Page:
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Document Max. Freq Min. Freq
Harper's Encyclopedia of United States History (ed. Benson Lossing) 189 189 Browse Search
Brigadier-General Ellison Capers, Confederate Military History, a library of Confederate States Military History: Volume 5, South Carolina (ed. Clement Anselm Evans) 38 38 Browse Search
Cambridge History of American Literature: volume 3 (ed. Trent, William Peterfield, 1862-1939., Erskine, John, 1879-1951., Sherman, Stuart Pratt, 1881-1926., Van Doren, Carl, 1885-1950.) 23 23 Browse Search
The Cambridge of eighteen hundred and ninety-six: a picture of the city and its industries fifty years after its incorporation (ed. Arthur Gilman) 16 16 Browse Search
Cambridge History of American Literature: volume 2 (ed. Trent, William Peterfield, 1862-1939., Erskine, John, 1879-1951., Sherman, Stuart Pratt, 1881-1926., Van Doren, Carl, 1885-1950.) 11 11 Browse Search
Thomas Wentworth Higginson, Henry Walcott Boynton, Reader's History of American Literature 9 9 Browse Search
The Photographic History of The Civil War: in ten volumes, Thousands of Scenes Photographed 1861-65, with Text by many Special Authorities, Volume 10: The Armies and the Leaders. (ed. Francis Trevelyan Miller) 8 8 Browse Search
John M. Schofield, Forty-six years in the Army 8 8 Browse Search
Thomas Wentworth Higginson, Massachusetts in the Army and Navy during the war of 1861-1865, vol. 2 7 7 Browse Search
Francis Jackson Garrison, William Lloyd Garrison, 1805-1879; the story of his life told by his children: volume 3 7 7 Browse Search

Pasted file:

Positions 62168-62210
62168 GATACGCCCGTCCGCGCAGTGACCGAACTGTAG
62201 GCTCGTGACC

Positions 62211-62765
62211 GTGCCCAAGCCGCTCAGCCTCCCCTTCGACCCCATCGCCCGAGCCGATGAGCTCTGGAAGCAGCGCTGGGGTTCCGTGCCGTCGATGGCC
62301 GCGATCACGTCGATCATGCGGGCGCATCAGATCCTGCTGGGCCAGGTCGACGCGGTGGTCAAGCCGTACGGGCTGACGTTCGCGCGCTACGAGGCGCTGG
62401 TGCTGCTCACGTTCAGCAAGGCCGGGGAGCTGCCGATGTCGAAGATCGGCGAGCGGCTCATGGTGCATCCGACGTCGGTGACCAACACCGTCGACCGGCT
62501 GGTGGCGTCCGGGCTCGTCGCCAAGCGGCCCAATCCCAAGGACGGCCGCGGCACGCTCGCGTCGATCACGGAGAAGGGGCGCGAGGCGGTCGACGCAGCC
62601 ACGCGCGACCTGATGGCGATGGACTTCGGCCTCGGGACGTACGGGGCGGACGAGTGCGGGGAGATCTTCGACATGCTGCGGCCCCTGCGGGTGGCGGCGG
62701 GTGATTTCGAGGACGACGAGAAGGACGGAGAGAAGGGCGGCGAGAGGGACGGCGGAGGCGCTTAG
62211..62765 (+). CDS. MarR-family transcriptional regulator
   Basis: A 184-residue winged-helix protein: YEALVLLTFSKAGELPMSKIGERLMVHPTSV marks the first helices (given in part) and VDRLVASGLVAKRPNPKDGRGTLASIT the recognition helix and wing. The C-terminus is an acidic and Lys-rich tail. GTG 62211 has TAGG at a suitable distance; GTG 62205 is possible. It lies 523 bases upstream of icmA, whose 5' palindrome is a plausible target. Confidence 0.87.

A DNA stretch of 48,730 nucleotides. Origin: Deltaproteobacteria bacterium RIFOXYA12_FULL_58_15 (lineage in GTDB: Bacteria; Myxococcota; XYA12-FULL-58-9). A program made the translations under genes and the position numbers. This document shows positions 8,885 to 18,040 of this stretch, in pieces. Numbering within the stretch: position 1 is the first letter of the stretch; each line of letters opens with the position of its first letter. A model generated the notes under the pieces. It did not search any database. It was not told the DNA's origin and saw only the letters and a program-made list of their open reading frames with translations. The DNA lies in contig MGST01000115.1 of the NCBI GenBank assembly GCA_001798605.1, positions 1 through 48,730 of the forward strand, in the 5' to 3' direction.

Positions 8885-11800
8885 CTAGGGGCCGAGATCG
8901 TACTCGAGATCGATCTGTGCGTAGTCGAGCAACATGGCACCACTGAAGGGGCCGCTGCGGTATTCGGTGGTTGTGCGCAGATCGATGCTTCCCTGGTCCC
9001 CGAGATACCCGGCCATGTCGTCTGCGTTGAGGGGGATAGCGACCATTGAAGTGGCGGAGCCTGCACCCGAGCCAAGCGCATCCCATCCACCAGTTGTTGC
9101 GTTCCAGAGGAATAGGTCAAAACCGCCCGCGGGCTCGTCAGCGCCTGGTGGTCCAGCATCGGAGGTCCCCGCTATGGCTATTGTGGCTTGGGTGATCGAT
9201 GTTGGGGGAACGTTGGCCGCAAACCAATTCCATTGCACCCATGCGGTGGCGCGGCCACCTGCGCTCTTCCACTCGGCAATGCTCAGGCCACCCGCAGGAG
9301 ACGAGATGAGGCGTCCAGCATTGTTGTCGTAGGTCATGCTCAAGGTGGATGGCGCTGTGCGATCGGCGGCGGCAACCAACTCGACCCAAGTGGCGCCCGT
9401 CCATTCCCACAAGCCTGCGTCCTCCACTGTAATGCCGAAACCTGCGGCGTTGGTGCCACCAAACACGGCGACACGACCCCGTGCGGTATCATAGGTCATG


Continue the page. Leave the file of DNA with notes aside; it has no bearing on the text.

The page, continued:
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Browsing named entities in Southern Historical Society Papers, Volume 25. (ed. Reverend J. William Jones). You can also browse the collection for 1882 AD or search for 1882 AD in all documents.

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Southern Historical Society Papers, Volume 25. (ed. Reverend J. William Jones), General Raleigh E. Colston, C. S. Army. (search)
lped to sustain him in his dire distress. General Colston brought back to America a considerable sum of money in gold, the savings of his Egyptian pay—enough probably to satisfy his modest wants for life. Some of his friends in Wall street undertook to make a great fortune for him, and he lost it all. Thrown again upon his own personal resources, he delivered lectures and wrote for magazines on subjects with which his great learning and large experience had made him familiar. In the year 1882 he was offered the professorship of natural philosophy, mechanics and astronomy in the Virginia Military Institute. This was a great temptation. It offered him a berth for life, with most congenial surroundings. But he declined the offer, because, he said, he did not consider himself competent to teach astronomy, as it ought to be taught there. He had not made a specialty of astronomy. Modesty, self-sacrifice, conscientiousness, absolute truthfulness, virtues which adorned his whole l